Up until now, Google has made it ridiculously hard for businesses to give customers a link to write reviews for their Google listing. You needed an easy way to invite customers to leave reviews.
- Copying the link from search. The resulting link is too long to put on a business card or letter, and scary looking if you put it in an email. OR
- Go to one of their tools, do a search for your business, grab the number out of the tool and paste it on the end of another URL. If you’ve ever tried copy & pasting on a mobile phone, you’ll know just why this option is horrid. Add to that, if the business is a service area business (someone that only comes to your home or business to provide a service) Google’s tool won’t return the PlaceID number.
Based on the number of times we would get questions from people asking for their CID or PlaceID in the forums, it was clear Google’s tool method was not a good option. My guess is most folks used to take the long link from search and use Google’s now defunct URL shortener to come up with something to give to clients.
Business owners who wanted to give a short and sweet web address had to devise their own work-arounds to make it easy for customers.
Fortunately, Google has heard the feedback and have just released a new feature on Google My Business listings called “short name”.
Short Name = g.page/
This new web address (URL) enables each business to create a unique Local Vanity URL for each listing. Bear in mind, this is intended for smaller businesses with fewer locations rather than franchises or businesses with lots of locations.
Short names are only available for verified listings.
At time of writing, this feature is rolling out to both Android & Desktop.
Short name endpoints
An endpoint is the destination target element of the GMB listing. Thinking of your listing, you might have a reason to direct people to your reviews, reservation feature, photos, appointments, and so on.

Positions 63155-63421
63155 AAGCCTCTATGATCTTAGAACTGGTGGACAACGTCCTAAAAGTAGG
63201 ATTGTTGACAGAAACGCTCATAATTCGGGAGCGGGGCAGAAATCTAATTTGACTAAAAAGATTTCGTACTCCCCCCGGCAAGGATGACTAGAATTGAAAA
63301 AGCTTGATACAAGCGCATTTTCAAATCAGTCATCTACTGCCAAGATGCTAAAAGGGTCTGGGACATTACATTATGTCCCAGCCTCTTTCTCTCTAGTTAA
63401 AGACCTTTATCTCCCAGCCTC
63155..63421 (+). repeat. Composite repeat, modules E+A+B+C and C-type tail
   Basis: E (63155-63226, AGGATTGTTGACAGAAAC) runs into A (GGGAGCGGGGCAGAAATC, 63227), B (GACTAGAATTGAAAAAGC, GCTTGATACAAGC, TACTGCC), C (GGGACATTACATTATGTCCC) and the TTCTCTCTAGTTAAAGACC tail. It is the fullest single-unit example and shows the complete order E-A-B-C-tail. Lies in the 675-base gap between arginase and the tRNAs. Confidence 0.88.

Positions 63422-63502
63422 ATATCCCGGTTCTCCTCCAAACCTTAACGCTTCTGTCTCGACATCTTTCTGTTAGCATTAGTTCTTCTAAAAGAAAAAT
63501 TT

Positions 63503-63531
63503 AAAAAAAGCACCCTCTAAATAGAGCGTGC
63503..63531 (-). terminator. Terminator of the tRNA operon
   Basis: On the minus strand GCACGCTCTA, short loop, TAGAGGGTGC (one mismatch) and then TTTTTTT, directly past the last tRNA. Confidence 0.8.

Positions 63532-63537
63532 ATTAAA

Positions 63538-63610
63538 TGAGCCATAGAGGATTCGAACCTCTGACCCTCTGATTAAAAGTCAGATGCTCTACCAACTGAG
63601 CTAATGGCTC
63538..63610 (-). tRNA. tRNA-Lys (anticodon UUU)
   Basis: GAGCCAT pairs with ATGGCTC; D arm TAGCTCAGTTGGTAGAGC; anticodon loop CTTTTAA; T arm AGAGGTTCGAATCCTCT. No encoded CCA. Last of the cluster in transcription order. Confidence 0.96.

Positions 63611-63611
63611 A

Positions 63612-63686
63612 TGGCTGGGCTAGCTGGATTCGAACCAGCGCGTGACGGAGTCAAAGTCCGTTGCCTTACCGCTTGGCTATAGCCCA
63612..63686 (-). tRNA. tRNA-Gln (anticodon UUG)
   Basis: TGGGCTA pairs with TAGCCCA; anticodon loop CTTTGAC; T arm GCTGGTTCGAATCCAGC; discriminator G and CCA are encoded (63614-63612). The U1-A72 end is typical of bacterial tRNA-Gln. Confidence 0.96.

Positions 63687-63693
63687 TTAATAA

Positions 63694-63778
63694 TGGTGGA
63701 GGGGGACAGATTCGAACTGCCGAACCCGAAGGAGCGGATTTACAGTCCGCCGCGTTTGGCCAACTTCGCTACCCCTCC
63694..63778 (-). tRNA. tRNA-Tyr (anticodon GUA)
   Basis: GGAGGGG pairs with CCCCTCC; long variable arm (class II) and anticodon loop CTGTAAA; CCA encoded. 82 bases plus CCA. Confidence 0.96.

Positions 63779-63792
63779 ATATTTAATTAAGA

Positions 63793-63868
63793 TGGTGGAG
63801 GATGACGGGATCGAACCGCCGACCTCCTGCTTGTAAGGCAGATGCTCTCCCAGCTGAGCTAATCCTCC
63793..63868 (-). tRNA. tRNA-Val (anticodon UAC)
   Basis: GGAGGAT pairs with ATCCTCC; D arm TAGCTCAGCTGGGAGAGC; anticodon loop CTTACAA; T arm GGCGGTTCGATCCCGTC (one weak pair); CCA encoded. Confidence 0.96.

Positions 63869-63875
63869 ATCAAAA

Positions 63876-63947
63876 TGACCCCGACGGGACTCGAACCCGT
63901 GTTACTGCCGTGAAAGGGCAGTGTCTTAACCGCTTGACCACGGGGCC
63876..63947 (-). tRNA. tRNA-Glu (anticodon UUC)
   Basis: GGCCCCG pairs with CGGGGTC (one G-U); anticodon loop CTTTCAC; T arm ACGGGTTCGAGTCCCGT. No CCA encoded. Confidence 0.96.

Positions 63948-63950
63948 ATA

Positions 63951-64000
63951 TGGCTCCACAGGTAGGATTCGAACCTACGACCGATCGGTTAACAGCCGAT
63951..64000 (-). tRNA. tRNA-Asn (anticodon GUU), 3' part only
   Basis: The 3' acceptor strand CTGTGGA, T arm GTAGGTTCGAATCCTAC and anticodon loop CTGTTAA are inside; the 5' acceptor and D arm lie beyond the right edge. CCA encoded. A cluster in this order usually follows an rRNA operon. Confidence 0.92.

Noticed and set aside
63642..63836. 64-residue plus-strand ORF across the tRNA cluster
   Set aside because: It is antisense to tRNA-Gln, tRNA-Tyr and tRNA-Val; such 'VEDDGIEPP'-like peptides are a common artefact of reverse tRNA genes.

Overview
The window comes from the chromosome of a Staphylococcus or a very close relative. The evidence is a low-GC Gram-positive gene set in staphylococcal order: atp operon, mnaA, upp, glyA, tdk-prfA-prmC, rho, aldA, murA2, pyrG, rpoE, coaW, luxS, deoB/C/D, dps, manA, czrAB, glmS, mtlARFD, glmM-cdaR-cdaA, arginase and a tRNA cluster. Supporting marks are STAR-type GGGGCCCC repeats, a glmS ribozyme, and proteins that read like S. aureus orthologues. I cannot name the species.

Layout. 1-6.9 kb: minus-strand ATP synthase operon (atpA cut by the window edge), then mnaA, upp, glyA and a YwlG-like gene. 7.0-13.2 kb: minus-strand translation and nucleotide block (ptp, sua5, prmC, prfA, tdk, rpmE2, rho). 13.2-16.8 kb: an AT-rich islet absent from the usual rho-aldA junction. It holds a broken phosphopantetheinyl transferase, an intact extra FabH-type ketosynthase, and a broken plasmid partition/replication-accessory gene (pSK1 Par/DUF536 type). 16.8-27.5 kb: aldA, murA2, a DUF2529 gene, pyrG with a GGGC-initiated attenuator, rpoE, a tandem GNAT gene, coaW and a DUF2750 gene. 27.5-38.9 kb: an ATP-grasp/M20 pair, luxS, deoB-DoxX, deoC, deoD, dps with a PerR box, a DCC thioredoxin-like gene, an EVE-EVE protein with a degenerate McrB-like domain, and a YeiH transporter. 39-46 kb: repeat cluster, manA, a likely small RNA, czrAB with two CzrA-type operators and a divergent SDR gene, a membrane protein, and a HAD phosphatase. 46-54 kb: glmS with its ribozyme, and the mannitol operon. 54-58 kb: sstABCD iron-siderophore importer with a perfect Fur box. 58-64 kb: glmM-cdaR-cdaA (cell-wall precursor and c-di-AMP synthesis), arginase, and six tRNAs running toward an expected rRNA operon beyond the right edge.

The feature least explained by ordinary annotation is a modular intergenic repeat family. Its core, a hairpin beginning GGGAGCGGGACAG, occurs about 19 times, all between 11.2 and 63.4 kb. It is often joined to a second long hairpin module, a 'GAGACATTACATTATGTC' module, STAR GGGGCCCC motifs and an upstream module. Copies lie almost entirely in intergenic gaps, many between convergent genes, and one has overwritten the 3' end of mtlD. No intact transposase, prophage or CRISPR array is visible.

- g.page/shortname/review – open up to a “write a review” box.
- g.page/shortname/reserve – only available if you’re using a 3rd party “reserve with Google” partner, and your industry is restaurants, health or beauty.
As this feature rolls out, the range of options is expected to grow.
Choosing your Google short name
Keep your short name simple so you can easily promote it, and customers can remember it.
Google allows you to choose your own custom name for your business. It is not dependent on your GMB listing name, however Google will recommend your biz name.
To pick a unique short name, try to use words that represent your business name, brand, location, or other description. For example, you can use your business name with your location, like your city or neighbourhood.
There is no specific ‘right’ to names, unless there is a legal matter. Remember these short names are global, so just because you may have legal rights to the name in your country, it’s unlikely you’ll have rights everywhere on the planet.
Names can be 5-32 characters in length. There are no rules for acronyms, and each location gets just one unique name. If you do have multiple locations, it makes sense to use a combination of your chain name + location. Google is working on the right experience for medium to large chains. For now, listings have to claim names individually. Bulk editing may come later.